Send to

Choose Destination
Am Rev Respir Dis. 1990 Aug;142(2):311-5.

Adverse effects of large tidal volume and low PEEP in canine acid aspiration.

Author information

Section of Pulmonary and Critical Care Medicine, Michael Reese Hospital and Medical Center, Chicago, Illinois.


When normal lungs are ventilated with large tidal volumes (VT) and end-inspired pressures (Pei), surfactant is depleted and pulmonary edema develops. Both effects are diminished by positive end-expiratory pressure (PEEP). We reasoned that ventilatory with large VT-low PEEP would similarly increase edema following acute lung injury. To test this hypothesis, we ventilated dogs 1 h after hydrochloric acid (HCl) induced pulmonary edema with a large VT (30 ml/kg) and low PEEP (3 cm H2O) (large VT-low PEEP) and compared their results with dogs ventilated with a smaller VT (15 ml/kg) and 12 cm H2O PEEP (small VT-high PEEP). The small VT was the smallest that maintained eucapnia in our preparation; the large VT was chosen to match Pei and end-inspired lung volume. Pulmonary capillary wedge transmural pressure (Ppwtm) was kept at 8 mm Hg in both groups. Five hours after injury, the median lung wet weight to body weight ratio (WW/BW) was 25 g/kg higher in the large VT-low PEEP group than in the small VT-high PEEP group (p less than 0.05). Venous admixture (Qva/Qt) was similarly greater in the large VT-low PEEP group (49.8 versus 23.5%) (p less than 0.05). We conclude that small VT-high PEEP is a better mode of ventilating acute lung injury than large VT-low PEEP because edema accumulation is less and venous admixture is less. These advantages did not result from differences in Pei, end-inspiratory lung volume, or preload (Ppwtm).(ABSTRACT TRUNCATED AT 250 WORDS).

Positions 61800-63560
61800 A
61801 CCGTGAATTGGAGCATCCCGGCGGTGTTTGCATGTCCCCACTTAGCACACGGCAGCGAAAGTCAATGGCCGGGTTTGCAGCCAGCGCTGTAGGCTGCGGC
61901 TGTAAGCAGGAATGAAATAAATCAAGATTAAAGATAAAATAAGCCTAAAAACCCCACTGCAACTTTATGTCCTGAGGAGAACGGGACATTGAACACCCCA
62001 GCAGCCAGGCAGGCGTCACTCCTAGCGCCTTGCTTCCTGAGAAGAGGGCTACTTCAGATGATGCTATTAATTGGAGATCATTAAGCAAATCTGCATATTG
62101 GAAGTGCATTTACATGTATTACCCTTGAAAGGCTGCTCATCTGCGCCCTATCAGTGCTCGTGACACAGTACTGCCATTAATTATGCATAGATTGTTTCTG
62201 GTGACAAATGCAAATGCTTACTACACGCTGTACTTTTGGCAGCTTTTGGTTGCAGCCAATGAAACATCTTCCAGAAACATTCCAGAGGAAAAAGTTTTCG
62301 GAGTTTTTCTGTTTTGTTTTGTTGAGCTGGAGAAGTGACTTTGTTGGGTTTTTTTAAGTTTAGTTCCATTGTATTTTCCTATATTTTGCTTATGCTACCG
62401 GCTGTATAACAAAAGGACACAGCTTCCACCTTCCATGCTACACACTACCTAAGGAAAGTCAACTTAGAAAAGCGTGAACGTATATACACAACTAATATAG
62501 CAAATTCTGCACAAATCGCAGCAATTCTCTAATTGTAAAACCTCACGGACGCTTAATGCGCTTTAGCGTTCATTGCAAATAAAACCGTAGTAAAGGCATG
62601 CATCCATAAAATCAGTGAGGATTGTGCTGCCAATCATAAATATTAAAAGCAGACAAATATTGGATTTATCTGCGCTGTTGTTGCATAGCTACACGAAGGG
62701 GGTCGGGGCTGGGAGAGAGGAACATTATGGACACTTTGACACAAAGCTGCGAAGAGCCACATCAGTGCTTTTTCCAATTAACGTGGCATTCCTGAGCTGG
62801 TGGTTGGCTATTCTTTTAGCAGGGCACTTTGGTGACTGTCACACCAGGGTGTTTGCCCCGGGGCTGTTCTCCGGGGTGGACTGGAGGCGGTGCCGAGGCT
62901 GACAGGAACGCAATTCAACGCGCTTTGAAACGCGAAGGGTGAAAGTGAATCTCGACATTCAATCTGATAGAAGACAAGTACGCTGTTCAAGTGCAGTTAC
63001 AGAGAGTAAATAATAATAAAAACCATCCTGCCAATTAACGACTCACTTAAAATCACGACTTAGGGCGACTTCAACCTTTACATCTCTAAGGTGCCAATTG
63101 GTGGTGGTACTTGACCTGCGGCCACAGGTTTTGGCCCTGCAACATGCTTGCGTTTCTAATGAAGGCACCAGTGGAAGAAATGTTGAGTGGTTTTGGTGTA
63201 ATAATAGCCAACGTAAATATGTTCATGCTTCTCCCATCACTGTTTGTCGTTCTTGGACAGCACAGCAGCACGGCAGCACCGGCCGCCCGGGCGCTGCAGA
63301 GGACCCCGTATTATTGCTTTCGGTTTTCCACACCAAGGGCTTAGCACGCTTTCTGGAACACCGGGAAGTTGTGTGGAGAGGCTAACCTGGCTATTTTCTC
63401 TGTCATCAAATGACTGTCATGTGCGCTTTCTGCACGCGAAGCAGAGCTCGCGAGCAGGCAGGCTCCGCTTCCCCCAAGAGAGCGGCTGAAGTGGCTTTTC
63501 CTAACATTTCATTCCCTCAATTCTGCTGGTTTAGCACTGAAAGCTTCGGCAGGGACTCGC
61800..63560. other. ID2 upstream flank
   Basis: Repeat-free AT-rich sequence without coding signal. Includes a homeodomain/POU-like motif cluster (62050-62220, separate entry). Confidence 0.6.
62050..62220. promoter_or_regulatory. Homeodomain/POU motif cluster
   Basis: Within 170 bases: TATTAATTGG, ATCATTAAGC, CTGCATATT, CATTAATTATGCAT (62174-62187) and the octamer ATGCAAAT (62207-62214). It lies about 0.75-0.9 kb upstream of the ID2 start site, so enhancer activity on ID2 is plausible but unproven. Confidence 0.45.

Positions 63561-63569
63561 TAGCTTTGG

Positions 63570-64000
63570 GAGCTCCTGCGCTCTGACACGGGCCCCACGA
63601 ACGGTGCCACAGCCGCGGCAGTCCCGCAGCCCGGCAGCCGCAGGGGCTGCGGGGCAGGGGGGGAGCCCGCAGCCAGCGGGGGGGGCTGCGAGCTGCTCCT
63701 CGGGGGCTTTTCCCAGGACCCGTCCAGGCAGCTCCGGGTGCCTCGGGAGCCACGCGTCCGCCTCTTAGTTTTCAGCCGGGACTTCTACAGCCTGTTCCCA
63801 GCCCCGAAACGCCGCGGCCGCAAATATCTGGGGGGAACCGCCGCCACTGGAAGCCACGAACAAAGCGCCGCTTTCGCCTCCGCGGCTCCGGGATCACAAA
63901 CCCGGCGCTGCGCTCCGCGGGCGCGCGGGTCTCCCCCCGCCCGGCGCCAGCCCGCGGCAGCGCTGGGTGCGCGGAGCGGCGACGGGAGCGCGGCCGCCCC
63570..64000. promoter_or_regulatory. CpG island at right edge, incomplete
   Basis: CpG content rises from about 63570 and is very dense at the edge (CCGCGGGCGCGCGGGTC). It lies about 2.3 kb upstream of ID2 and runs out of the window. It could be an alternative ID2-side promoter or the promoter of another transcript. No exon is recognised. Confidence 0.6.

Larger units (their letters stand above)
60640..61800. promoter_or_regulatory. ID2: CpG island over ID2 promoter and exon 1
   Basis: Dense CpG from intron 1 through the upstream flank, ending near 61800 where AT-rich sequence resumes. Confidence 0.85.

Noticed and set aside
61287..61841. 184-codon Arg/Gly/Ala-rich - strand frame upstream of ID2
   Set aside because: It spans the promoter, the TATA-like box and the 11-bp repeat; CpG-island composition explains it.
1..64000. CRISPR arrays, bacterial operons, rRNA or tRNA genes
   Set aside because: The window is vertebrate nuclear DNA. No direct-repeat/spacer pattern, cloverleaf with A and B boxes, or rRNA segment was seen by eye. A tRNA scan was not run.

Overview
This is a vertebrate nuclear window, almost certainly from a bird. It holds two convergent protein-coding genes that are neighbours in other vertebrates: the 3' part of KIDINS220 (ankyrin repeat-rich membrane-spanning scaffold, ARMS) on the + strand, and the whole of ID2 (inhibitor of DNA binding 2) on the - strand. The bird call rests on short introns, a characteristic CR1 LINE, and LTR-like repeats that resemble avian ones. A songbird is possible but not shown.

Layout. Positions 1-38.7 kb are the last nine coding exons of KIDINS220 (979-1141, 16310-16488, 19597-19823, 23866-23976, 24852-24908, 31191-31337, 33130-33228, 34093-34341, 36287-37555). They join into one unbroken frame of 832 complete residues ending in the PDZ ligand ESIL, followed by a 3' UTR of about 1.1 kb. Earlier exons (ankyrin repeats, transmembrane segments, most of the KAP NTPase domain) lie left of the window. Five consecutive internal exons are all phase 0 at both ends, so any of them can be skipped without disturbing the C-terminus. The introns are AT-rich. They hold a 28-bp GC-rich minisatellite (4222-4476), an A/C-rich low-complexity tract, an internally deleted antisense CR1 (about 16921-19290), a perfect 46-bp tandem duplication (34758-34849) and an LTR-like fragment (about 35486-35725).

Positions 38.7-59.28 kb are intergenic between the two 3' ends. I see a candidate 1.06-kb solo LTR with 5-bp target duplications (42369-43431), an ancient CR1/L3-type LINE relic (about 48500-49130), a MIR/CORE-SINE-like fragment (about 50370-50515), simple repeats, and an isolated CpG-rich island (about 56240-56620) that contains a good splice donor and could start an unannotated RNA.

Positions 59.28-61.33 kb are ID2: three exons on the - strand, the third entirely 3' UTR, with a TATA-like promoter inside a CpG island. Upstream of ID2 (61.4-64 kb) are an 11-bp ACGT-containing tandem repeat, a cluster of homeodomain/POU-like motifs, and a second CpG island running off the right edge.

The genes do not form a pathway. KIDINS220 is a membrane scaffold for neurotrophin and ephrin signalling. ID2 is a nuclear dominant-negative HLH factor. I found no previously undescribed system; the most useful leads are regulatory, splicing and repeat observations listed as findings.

[Indexed for MEDLINE]

Supplemental Content

Full text links

Icon for Atypon
Loading ...
Support Center